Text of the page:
Following Hegseth at the podium was Steve Russell, who served 21 years in the United States Army as an infantry officer, deploying operationally to Kosovo, Kuwait,Afghanistan and Iraq. While a battalion officer in Iraq, he led the unit that helped catch Saddam Hussein. He later authored the book, “We Got Him!: The Hunt for Saddam.” He is currently a Senator from Oklahoma but is not running for reelection. He is the chairman and founder of Vets for Victory, an organization that works to better the lives of America’s military men and women. He has a small business in Oklahoma and is also a motivational speaker.
Continuing along the same theme as Pete Hegseth he reiterated some of the concerns of the CVA. Speaking of the state of our security he added “are we more secure today than before?… Al-Qaida is running over our embassies…” Russell went on to say how important it is to get the word out and to tell everyone to make sure they vote. Senator Russell then introduced Gold Star Wife Jane Horton. Her husband Christopher Horton was an Army sniper killed in action on Sept. 9, 2011 in Paktyia, Afghanistan. Horton was recently appointed to serve and assist in General Odierno’s Survivor Assistant Advisory Group. Her passion is to remain influential in making sure the voices of those left behind in war are heard.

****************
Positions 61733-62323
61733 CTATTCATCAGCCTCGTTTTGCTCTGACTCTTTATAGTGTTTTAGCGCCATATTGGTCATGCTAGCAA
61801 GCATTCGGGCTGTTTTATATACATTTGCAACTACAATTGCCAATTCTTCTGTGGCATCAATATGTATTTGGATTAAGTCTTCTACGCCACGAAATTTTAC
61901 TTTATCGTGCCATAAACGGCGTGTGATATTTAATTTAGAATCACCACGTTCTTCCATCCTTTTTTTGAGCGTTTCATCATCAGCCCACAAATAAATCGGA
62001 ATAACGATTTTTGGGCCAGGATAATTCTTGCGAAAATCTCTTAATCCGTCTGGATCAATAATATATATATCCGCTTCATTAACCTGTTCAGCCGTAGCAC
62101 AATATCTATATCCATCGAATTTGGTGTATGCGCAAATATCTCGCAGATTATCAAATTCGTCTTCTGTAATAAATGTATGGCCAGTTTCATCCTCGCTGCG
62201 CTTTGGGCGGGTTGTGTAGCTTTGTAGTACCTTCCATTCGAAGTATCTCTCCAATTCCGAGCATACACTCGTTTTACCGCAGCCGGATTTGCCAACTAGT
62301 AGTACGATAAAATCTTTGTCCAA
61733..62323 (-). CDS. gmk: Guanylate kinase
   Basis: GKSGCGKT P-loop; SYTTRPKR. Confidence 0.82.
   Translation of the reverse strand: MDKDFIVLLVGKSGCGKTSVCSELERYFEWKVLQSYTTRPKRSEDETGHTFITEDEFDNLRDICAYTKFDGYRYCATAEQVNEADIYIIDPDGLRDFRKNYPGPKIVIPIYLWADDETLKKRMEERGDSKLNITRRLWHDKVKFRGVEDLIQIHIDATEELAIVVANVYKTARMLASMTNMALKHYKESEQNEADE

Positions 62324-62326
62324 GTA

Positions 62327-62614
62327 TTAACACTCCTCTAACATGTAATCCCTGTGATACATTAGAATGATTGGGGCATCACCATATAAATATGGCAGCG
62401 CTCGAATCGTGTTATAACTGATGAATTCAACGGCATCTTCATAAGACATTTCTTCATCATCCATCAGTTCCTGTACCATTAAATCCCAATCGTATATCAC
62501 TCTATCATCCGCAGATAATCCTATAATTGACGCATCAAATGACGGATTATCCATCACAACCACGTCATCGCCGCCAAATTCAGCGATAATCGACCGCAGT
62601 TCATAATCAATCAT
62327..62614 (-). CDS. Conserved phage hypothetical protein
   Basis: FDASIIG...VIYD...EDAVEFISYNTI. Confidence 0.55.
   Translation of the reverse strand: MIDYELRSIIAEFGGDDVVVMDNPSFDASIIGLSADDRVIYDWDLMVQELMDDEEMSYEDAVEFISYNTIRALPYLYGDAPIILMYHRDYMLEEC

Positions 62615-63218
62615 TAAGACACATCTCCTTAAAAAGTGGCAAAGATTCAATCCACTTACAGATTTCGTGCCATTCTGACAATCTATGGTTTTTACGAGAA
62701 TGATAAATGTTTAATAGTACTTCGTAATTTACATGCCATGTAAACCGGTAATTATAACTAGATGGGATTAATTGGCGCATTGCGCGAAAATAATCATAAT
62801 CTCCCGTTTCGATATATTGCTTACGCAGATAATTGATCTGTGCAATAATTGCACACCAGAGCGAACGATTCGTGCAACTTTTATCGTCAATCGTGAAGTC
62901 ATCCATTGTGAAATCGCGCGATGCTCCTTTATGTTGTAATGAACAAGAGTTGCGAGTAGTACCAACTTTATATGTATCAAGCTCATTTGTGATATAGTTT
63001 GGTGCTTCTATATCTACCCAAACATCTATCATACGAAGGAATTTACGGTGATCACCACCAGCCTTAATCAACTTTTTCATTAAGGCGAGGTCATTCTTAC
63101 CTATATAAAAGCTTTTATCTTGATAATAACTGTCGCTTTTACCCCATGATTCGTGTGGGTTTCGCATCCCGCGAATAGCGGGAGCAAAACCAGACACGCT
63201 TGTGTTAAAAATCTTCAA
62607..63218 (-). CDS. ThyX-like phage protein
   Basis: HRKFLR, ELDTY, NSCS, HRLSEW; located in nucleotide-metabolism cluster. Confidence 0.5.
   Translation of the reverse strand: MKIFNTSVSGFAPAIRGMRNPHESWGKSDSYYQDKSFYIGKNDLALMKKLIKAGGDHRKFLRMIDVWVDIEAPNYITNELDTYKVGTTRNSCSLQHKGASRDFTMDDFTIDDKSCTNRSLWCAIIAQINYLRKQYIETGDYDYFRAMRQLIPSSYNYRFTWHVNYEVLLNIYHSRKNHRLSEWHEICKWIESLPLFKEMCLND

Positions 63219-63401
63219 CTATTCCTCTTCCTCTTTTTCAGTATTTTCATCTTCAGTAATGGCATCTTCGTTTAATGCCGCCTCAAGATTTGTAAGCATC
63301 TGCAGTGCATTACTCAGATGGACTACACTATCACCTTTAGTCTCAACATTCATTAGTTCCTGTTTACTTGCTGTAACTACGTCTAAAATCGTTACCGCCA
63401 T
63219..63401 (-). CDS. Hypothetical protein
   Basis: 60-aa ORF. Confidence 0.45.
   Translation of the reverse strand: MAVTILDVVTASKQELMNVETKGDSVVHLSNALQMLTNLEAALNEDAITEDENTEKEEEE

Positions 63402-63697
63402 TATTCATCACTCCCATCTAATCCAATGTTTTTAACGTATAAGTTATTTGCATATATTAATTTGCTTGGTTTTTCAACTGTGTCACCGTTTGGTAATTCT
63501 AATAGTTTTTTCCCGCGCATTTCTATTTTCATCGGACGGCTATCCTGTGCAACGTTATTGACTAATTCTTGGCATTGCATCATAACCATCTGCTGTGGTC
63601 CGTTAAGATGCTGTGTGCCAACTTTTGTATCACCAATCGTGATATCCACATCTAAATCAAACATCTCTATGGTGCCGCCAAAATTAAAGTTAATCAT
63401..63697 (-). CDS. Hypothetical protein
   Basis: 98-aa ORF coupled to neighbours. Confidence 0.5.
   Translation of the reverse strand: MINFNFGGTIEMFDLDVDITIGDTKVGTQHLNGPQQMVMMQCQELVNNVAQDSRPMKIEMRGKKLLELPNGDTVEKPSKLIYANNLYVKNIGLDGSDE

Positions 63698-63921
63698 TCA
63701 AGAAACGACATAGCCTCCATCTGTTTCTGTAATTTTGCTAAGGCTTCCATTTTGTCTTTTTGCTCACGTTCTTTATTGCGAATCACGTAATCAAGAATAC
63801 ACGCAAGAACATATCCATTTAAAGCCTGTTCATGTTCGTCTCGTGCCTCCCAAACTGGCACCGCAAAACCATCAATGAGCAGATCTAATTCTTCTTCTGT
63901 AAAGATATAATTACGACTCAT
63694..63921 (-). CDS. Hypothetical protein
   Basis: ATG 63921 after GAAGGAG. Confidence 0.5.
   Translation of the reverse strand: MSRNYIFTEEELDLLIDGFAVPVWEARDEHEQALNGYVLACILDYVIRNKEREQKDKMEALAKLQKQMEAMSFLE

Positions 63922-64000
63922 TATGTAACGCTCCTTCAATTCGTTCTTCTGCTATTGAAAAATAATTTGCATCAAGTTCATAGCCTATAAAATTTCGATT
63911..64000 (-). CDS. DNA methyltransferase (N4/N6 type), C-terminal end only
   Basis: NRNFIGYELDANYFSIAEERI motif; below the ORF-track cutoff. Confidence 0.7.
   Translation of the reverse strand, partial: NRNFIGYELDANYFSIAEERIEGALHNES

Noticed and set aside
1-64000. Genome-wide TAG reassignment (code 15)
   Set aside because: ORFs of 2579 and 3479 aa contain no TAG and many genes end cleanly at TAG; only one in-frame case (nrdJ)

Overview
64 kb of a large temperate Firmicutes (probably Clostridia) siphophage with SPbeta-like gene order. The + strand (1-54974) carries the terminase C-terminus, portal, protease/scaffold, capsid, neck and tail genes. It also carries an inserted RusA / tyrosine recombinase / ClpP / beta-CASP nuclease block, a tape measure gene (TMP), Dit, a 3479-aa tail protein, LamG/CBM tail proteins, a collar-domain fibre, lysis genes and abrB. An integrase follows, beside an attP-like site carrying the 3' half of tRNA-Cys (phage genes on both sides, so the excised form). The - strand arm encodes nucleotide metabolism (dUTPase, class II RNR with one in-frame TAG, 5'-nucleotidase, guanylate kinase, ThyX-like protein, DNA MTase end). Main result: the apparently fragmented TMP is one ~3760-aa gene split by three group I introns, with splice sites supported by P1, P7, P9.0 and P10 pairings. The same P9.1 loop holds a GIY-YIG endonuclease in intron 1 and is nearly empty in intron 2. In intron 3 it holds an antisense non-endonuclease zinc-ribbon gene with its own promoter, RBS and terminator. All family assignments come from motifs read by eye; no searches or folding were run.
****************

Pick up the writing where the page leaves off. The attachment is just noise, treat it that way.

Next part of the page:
Jane stood behind the podium with tears in her eyes. “I’m OK until I hear Steve talk,”she said.
She held up a picture of a young smiling man in uniform.
“This is Chris” she said. “He loved his country and died for it.”
She spoke of a love letter her husband had sent her about his love for her. Later when I spoke to her she told me she wished she had had the chance to have a child with him. That was all taken from her. Jane is in her late 20s and no sooner than had their lives begun than it was over for them. She continues to advocate for survivors and is fiercely passionate about her love of country and feels she is carrying on for Chris.
The speakers then took questions from the audience. Many of the questions were about the issue of sequestration. One woman asked how this would affect her young son who was planning on a military career. Russell answered saying that in effect with all the cuts in personnel it will be harder to get into the military but he should not give up.
One interesting question was when a women asked: How will sequestration affect a family with no military ties? The answer was tied to the economy. With so many military out with no jobs, with so many installations affected, with less disposable income, businesses dependent on the money brought in would suffer.
There was much food for thought under that bright October Sun. There are many more questions to ask of our elected officials. With just over two weeks to go to election it is a huge burden on all of us.